The One That Adelson Won
The many critics of Republican mega-donor Sheldon Adelson were quick to point out that he had a very, very bad day yesterday. Adelson lost almost all the races he was known to pour money into—record amounts perhaps topping $80 million—from Mitt Romney's bid atop the Republican ticket on down to a host of Congressional races. But he did have one victory: helping Sen. Dean Heller (R-NV) stave off Democratic Rep. Shelley Berkley's bid to move to the upper chamber. Adelson's support for Heller is just the latest chapter in a long-running feud between the gambling tycoon and Berkley, who was once his corporate attorney at the Las Vegas Sands company. The two parted ways in the mid-1990s when Berkley, still at Sands, came out against Adelson's efforts to oust unions from his flagship Venetian hotel on the Las Vegas strip.
Adelson's Sands company was listed as the top donor to Heller's campaign. Adelson seems to have infused cash into the race through less direct means, too, reportedly gaving $10 million to the Karl Rove-helmed Crossroads GPS and pledging to double his initial investment. Crossroads went on to pour $6.6 million into the Heller-Berkley race, including a reported $1.2 million in October alone. With only 1.2 million registered voters in the state, that's a tremendous sum.
While Berkley and Adelson disagreed on unions, they lined up on another of Adelson's pet issues: Israel. Despite other leftie proclivities, Berkley has a reputation as a pro-Israel hawk, earning respect for her positions even from the Christian rightist Gary Bauer. During the Jerusalem platform flap, Berkley fell squarely into the camp that, at AIPAC's apparent behest, objected to the omission of naming Jerusalem as Israel's capital. Not to be outdone, "Israel" is the sole foreign policy issue listed on Heller's campaign website. "I am not big on foreign aid but when it comes to Israel I am 100 percent in foreign aid behind Israel," Heller said in 2010 at a meeting with a reporter where he and Berkley tried to outdo each other. "And if you want to build 1,600 units in east Jerusalem, I am okay with that too."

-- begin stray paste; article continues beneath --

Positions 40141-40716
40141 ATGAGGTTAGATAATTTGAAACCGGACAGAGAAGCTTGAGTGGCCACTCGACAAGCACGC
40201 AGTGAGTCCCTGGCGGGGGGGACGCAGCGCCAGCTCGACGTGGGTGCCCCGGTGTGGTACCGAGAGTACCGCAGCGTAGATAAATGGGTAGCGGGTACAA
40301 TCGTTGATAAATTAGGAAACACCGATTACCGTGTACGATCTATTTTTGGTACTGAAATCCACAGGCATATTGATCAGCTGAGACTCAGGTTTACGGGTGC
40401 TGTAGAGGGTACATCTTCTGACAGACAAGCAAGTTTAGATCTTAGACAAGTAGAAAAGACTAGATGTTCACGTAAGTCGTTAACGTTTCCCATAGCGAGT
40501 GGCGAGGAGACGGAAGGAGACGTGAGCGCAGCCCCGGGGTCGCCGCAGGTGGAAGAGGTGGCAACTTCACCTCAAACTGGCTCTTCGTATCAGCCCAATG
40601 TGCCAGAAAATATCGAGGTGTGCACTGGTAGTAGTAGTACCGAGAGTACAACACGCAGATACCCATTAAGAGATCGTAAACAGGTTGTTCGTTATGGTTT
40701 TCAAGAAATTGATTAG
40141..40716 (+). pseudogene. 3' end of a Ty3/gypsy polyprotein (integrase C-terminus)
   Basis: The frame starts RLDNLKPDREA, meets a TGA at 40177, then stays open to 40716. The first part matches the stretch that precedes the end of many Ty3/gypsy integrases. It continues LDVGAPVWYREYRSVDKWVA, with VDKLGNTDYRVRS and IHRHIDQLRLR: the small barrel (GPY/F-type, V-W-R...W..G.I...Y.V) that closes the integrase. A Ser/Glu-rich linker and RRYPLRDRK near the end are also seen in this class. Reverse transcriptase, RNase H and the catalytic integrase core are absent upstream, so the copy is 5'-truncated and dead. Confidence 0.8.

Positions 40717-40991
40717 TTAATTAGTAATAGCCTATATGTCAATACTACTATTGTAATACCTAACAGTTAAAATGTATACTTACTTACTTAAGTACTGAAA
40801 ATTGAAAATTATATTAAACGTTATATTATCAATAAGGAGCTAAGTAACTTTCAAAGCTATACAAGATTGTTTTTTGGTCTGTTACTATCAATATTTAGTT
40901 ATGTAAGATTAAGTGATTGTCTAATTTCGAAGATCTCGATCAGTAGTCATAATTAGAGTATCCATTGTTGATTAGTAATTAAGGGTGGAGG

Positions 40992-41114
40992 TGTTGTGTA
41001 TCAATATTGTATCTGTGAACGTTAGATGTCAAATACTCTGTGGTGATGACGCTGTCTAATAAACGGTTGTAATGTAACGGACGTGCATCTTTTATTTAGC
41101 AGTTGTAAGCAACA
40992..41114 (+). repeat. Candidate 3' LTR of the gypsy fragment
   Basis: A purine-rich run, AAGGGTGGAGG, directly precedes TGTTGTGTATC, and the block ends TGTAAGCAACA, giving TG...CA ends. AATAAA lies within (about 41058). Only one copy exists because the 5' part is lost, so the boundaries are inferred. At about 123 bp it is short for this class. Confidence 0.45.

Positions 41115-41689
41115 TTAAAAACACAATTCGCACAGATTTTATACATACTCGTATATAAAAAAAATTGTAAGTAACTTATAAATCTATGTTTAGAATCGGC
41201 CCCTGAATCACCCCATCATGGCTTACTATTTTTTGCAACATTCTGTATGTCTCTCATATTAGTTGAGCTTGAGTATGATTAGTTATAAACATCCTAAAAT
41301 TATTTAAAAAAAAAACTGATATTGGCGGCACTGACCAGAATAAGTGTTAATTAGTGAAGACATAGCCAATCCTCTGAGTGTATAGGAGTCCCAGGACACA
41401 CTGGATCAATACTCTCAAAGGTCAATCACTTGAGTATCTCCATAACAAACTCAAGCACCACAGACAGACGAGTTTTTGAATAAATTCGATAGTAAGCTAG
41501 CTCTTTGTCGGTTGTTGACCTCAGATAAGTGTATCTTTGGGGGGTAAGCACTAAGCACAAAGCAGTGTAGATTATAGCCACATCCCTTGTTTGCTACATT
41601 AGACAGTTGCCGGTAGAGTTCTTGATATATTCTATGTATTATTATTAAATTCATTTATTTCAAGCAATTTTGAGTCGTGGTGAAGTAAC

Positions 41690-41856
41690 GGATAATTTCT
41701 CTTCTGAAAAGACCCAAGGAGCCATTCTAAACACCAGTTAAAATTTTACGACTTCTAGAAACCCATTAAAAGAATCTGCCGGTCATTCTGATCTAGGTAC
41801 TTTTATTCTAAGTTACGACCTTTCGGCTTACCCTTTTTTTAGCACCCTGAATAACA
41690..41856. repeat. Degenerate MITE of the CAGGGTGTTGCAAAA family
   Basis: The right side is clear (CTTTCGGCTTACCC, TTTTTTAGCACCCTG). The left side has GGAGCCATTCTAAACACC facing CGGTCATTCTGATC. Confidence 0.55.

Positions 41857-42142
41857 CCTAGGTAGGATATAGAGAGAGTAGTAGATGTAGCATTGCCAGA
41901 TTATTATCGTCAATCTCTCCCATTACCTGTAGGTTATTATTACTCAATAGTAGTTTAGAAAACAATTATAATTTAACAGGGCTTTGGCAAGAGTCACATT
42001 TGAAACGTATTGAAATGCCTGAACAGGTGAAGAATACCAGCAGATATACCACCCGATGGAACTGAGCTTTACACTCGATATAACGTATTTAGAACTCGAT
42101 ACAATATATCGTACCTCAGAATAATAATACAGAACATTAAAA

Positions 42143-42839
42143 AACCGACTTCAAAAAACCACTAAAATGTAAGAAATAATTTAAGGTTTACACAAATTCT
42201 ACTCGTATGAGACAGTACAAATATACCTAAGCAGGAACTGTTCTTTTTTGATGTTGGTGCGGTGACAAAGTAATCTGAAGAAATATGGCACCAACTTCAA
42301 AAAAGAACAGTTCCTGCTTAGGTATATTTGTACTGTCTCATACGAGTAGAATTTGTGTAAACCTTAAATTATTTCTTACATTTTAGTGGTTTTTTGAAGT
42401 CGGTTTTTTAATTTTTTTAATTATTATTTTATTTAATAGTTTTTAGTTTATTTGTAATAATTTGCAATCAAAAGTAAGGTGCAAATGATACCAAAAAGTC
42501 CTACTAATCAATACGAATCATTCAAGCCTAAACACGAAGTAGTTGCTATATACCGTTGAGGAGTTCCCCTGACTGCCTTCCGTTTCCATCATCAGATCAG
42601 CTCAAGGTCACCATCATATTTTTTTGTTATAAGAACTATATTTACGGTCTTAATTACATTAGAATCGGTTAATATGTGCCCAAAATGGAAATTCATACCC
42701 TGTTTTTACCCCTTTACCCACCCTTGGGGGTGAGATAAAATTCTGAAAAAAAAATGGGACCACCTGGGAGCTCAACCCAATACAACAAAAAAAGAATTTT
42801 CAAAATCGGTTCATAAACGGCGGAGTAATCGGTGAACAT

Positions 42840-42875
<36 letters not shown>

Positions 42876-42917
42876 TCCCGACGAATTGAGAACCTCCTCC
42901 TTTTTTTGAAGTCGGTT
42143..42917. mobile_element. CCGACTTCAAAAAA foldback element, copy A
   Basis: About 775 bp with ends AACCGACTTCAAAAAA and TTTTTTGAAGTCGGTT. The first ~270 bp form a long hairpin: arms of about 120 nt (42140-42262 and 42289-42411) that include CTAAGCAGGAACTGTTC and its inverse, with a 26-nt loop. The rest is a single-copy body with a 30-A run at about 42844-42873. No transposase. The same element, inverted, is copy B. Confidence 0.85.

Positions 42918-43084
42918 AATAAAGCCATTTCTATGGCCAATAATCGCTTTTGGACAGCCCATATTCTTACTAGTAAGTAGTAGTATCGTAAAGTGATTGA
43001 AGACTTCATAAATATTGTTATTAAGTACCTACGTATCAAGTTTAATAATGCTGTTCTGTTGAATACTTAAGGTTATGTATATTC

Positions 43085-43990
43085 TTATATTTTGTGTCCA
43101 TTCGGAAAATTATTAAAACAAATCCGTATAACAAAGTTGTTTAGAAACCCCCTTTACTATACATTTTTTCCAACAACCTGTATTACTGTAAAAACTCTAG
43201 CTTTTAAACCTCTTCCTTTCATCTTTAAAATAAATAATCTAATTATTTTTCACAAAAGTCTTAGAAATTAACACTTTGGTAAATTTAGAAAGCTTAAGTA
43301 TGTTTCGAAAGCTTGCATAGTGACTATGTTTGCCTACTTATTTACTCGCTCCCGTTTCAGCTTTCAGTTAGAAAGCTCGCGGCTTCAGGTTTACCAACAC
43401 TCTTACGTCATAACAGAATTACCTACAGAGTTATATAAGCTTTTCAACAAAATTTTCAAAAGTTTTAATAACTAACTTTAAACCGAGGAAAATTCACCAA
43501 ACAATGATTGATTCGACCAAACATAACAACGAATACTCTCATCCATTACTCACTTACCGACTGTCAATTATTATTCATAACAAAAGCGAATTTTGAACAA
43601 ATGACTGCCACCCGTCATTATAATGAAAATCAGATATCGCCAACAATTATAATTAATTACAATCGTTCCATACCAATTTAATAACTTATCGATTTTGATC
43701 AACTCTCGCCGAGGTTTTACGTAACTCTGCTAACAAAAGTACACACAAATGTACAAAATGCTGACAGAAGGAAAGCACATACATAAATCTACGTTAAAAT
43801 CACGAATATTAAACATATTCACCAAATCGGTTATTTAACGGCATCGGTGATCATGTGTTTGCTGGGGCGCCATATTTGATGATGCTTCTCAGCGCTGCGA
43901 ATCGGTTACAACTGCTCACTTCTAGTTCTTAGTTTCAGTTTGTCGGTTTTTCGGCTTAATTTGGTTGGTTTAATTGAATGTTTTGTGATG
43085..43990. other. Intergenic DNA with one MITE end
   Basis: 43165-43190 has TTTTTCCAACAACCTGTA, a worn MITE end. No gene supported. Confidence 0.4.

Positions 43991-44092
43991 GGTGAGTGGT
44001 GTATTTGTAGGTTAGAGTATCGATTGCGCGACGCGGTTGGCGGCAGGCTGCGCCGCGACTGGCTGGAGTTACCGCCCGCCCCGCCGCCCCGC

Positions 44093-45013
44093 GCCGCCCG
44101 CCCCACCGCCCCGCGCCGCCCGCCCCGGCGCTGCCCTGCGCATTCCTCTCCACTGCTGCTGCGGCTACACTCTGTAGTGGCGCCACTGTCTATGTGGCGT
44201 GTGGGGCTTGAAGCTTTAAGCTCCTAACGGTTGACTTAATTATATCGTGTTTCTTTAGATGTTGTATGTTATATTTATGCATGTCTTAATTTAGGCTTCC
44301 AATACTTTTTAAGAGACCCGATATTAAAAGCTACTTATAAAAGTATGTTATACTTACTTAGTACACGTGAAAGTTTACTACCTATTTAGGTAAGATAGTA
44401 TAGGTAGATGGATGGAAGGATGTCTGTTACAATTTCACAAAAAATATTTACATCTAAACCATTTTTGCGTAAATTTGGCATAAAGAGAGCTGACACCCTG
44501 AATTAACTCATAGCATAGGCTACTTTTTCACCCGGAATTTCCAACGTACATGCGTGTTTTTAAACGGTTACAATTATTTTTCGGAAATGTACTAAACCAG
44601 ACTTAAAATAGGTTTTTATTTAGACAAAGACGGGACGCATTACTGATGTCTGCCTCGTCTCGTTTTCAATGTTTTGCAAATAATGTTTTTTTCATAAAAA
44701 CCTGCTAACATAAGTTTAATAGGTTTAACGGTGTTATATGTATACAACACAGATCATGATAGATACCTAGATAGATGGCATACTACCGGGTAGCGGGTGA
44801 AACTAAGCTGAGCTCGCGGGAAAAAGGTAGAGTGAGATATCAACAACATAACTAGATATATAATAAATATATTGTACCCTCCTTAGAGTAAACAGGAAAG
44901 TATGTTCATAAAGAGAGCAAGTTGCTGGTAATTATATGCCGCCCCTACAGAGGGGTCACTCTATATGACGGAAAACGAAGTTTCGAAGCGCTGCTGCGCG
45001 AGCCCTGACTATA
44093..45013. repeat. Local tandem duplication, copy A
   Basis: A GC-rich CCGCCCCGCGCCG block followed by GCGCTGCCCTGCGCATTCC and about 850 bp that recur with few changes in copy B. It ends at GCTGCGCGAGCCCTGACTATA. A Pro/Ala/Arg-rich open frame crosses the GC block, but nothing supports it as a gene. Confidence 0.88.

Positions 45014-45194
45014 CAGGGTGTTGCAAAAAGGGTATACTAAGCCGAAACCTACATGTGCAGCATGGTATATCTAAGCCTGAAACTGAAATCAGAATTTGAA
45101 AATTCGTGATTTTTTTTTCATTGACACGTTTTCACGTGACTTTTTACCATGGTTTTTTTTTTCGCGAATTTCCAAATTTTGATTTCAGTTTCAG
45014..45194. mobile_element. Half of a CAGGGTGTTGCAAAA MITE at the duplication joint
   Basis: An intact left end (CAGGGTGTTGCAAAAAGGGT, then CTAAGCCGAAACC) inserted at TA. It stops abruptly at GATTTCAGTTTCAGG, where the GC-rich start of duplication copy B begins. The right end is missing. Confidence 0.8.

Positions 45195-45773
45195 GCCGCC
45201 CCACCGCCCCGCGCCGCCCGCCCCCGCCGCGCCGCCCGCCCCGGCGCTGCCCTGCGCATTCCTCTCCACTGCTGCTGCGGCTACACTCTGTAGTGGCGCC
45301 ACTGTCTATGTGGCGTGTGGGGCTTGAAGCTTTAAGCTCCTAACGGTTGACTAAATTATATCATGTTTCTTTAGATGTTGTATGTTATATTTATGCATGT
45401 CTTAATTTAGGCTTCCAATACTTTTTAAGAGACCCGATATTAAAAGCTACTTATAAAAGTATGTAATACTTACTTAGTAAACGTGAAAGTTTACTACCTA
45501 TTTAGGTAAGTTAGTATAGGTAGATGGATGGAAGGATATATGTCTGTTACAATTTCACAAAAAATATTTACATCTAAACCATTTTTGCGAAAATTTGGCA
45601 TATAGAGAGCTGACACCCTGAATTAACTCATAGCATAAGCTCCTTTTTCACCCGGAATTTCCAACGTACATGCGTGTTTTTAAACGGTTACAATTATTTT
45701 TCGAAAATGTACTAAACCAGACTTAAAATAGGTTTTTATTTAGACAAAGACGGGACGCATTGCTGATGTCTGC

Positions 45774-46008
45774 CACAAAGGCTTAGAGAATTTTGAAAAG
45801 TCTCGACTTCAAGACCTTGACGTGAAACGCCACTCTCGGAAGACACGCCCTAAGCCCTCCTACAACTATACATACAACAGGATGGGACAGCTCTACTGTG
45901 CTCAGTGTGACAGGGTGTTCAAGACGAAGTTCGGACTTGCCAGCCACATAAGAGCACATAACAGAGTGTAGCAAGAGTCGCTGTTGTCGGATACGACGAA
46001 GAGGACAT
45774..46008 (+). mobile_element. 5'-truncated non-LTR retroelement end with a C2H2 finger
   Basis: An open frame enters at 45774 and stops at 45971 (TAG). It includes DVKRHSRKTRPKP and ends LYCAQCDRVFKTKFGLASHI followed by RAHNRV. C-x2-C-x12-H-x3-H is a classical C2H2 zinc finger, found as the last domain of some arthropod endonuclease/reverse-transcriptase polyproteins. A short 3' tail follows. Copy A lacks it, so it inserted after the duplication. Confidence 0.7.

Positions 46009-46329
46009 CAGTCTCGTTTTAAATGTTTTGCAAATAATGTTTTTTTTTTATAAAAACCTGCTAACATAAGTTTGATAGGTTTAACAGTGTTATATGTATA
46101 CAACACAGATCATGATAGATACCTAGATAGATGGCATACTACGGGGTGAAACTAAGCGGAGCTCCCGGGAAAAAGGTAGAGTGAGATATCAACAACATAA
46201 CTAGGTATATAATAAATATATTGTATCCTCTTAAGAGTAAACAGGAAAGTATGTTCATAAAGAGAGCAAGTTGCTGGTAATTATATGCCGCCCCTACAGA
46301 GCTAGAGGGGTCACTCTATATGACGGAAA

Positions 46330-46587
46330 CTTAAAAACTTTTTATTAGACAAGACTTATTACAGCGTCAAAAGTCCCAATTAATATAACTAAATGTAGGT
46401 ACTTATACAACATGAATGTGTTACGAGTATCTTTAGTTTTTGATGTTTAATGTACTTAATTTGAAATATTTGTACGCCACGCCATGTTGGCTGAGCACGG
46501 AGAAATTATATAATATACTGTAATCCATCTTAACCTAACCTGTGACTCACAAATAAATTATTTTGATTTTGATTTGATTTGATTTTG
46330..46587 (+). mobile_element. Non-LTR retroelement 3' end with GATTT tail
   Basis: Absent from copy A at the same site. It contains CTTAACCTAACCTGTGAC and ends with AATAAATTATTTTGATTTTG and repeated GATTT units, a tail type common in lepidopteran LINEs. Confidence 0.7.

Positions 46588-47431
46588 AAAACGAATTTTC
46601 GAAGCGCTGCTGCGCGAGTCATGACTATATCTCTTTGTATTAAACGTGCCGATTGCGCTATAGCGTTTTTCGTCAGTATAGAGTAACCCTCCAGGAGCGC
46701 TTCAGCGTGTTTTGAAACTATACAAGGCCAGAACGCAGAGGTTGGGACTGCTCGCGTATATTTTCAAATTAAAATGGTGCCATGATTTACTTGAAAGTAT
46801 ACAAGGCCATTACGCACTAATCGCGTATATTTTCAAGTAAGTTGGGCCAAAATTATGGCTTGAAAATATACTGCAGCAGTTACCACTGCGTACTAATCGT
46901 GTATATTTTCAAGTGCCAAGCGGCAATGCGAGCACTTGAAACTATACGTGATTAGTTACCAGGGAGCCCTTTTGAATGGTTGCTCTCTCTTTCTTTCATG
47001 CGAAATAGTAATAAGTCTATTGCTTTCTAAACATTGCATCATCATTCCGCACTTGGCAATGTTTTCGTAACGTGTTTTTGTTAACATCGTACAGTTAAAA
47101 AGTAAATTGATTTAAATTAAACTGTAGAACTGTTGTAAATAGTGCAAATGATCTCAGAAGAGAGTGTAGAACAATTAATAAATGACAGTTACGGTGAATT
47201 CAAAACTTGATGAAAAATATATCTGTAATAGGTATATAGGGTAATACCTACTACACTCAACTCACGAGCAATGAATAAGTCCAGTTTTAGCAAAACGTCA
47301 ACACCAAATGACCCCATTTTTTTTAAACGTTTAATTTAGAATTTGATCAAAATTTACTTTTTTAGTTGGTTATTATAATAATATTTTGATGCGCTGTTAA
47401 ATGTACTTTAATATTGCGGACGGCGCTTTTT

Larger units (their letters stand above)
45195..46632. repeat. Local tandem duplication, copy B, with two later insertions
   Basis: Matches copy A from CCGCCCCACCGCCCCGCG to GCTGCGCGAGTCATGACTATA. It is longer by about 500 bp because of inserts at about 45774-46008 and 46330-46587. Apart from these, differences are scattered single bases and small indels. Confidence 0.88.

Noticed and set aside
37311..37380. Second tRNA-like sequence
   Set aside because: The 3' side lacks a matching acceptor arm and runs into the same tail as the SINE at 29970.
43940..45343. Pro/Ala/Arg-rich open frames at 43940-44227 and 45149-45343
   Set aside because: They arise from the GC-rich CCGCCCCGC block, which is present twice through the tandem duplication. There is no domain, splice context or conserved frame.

In 2010 at an event for his pro-Netanyahu newspaper Israel Hayom, Adelson remarked, "All we care about is being good Zionists, being good citizens of Israel. Because although I'm not Israeli-born, Israel is in my heart." But Adelson misspoke: his right-wing vision of Israel may be his top priority, but he cares a heck of a lot about other things, too, like destroying unions. All things being equal on Israel in the Nevada Senate race, it made sense for Adelson to funnel resources to beat back his old pro-union foil. Adelson may have lost all the other races he let millions loose on, but it's just drops in the bucket for the billionaire. I bet if you asked him, having a pro-settlement, anti-union guy retain Adelson's home state Senate seat in a close race was probably worth the whole shebang.